Course catalogue doctoral education - VT22

  • Application can be done between 2021-10-15 and 2021-11-15
Application closed
Title Clinical and experimental neuroimmunology
Course number 3200
Programme 1-Included in several programmes
Language English
Credits 1.5
Date 2021-10-11 -- 2021-10-15
Responsible KI department Department of Clinical Neuroscience
Specific entry requirements
Purpose of the course The purpose of this course is to enable doctoral students and other participants to gain an understanding of the major neuroinflammatory diseases and the key players involved, including the interaction between the central nervous and immune systems. An additional purpose is that those who participate in the course learn to understand critical aspects of creating and using experimental systems to model neuroinflammatory diseases.
Intended learning outcomes After this course the students should be able to: (i) describe the basic clinical characteristics of the major neuroinflammatory diseases; Multiple Sclerosis (MS), Myasthenia Gravis (MG) Guillain-Barré Syndrome (GBS), and Narcolepsy, (ii) explain how to create experimental models for neuroinflammatory diseases in rats and mice, compare models and discuss their advantages and limitations, (iii) evaluate and interpret new findings and recent scientific papers in the field in relation to main previous findings and (iv) speculate on molecular mechanisms underlying neuroinflammatory disease and hypothesize how knowledge on these mechanisms can enable therapy and prevention.
Contents of the course The course includes an overview of clinical symptoms, signs, pathology, treatments and diagnostic criteria for the most important neuroimmunological diseases including MS, MG GBS/CIDP and Narcolepsy. Also included is an overview of experimental models of neuroimmunological diseases, with an emphasis on techniques for genetic analysis (intercrosses, congenics, transgenics etc). Key molecular concepts in neuroinflammation are covered such as immune mechanisms (the blood-brain barrier (BBB), major cell players, MHC-TCR interaction, costimulation, chemoattraction) as well as key tissue degeneration/regeneration. Different techniques used to study neuroinflammation are discussed including imaging, high-throughput genotyping, expression analysis and proteomics.
Teaching and learning activities The course combines: (i) traditional lectures (usually in the morning), given by the experts in the field, (ii) an afternoon with video demonstrations of experimental models, (iii) a structured discussion in small groups to design an experimental model for one of the major neuroinflammatory diseases with a short presentation to the class, followed by the evaluation of strengths and weaknesses of an experimental model proposed by another group and (iv) an individual assignment followed by an interactive presentation/discussion on the last day. The assignment will consist of a presentation of a high-impact scientific paper relevant to the student's own research topic and that is of importance for the neuroimmunology field.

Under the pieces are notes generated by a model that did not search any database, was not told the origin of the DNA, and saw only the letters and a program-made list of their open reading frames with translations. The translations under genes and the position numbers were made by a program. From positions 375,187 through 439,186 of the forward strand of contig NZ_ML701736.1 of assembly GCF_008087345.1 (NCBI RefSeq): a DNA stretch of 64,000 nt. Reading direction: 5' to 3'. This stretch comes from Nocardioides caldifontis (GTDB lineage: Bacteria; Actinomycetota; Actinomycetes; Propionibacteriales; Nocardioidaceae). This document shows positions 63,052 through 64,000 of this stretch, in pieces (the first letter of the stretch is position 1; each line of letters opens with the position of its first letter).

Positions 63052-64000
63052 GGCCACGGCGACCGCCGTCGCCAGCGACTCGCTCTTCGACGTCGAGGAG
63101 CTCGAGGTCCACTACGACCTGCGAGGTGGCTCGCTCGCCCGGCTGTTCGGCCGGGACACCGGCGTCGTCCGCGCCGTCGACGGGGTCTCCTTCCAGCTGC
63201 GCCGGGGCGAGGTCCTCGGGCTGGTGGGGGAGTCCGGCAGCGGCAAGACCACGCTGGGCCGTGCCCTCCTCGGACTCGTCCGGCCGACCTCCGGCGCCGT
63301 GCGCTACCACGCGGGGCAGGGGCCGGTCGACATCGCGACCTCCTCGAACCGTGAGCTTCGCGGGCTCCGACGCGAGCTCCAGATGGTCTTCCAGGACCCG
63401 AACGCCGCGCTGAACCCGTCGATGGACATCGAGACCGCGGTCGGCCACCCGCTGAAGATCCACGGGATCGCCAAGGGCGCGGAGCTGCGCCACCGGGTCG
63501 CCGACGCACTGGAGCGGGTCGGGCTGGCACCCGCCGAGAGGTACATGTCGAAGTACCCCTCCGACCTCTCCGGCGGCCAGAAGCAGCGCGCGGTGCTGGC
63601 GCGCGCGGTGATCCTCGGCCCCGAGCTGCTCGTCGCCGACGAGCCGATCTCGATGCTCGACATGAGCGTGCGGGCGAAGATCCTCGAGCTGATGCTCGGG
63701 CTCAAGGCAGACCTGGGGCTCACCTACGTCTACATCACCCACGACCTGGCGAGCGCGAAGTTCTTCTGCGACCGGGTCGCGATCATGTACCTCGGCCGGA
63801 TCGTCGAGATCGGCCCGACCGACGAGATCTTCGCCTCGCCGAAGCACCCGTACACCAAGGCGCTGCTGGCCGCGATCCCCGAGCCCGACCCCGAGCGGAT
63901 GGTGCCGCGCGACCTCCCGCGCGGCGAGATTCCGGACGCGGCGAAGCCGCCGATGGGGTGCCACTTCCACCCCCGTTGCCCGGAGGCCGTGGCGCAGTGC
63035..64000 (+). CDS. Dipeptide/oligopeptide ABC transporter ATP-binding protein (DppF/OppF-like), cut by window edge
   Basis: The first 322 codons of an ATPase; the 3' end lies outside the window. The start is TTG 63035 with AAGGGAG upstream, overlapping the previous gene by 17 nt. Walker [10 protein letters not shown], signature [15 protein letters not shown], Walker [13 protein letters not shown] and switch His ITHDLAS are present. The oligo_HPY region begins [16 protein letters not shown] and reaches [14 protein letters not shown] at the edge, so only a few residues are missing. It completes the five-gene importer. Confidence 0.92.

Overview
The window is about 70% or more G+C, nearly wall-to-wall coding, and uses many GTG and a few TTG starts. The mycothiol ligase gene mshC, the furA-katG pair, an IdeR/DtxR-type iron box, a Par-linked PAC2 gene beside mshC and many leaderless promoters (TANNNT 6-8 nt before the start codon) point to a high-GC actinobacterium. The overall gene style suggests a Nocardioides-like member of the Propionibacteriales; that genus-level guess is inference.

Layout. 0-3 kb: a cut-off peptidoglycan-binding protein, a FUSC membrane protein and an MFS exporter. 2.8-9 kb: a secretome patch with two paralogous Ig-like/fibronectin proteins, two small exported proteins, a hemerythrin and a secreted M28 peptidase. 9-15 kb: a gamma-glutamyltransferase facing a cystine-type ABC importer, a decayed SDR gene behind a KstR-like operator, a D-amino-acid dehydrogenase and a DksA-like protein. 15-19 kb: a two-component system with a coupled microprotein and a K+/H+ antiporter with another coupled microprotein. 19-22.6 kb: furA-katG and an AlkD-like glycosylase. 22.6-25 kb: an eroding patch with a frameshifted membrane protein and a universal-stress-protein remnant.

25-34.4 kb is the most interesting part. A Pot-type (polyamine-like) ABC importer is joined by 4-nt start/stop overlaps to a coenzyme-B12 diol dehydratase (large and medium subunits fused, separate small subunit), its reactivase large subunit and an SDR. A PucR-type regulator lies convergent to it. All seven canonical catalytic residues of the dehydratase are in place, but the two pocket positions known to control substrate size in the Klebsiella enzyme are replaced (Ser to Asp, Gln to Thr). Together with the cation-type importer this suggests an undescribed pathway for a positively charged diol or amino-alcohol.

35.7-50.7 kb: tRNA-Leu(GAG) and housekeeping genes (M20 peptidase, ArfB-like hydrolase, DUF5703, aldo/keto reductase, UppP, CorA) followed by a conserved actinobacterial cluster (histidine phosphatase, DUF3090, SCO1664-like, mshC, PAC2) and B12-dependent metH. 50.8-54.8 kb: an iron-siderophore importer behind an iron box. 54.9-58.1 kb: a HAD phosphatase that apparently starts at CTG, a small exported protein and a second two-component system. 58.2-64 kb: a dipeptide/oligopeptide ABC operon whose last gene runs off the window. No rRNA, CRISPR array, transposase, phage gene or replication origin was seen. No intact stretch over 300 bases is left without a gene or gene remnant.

Compulsory elements All lectures, demonstrations and group tasks are compulsory. Compensation for absence can be discussed with the course directors, and may involve literature reviews with written reports on the topic missed.
Examination Examination will be based on the groups assignment/discussion and the individual assignment, including the subsequent discussions (please see ""Teaching and learning activities"") and the feedback given to other students on their assignments. In their presentations, students should be able to comment on the design of their experimental model for one of the major neuroinflammatory diseases or article of choice in the context of the items described above under ""learning outcomes"". Guidelines for the preparation of the assignments will be sent out to the students two weeks before the start of the course.
Literature and other teaching material Course litterature will consist of lecture handouts and current scientific papers (and reviews) handed out during the course.
Number of students 8 - 30
Selection of students Selection will be based on 1) the relevance of the course syllabus for the applicant's doctoral project (according to written motivation), 2) start date of doctoral studies (priority given to earlier start date)
More information This course is given jointly by the doctoral programmes Allergy, immunology and inflammation (Aii) and Neuroscience (Neuro). See: Time: Monday-Friday, 9:00-17:00; Location: Center for Molecular Medicine (CMM), Karolinska University Hospital, Solna, building L8, lecture hall/seminar room and conference room. The course focuses on neuroimmunological diseases, from clinical to molecular (experimental) perspectives. It combines lectures on the most important diseases with lectures on key immunological aspects as well as different strategies/techniques to answer scientific questions regarding pathogenesis.
Additional course leader
Latest course evaluation Course evaluation report
Course responsible Milena Zeitelhofer-Adzemovic
Department of Clinical Neuroscience
Contact person Pernilla Strid
Institutionen för klinisk neurovetenskap

Manuel Zeitelhofer
Institutionen för medicinsk biokemi och biofysik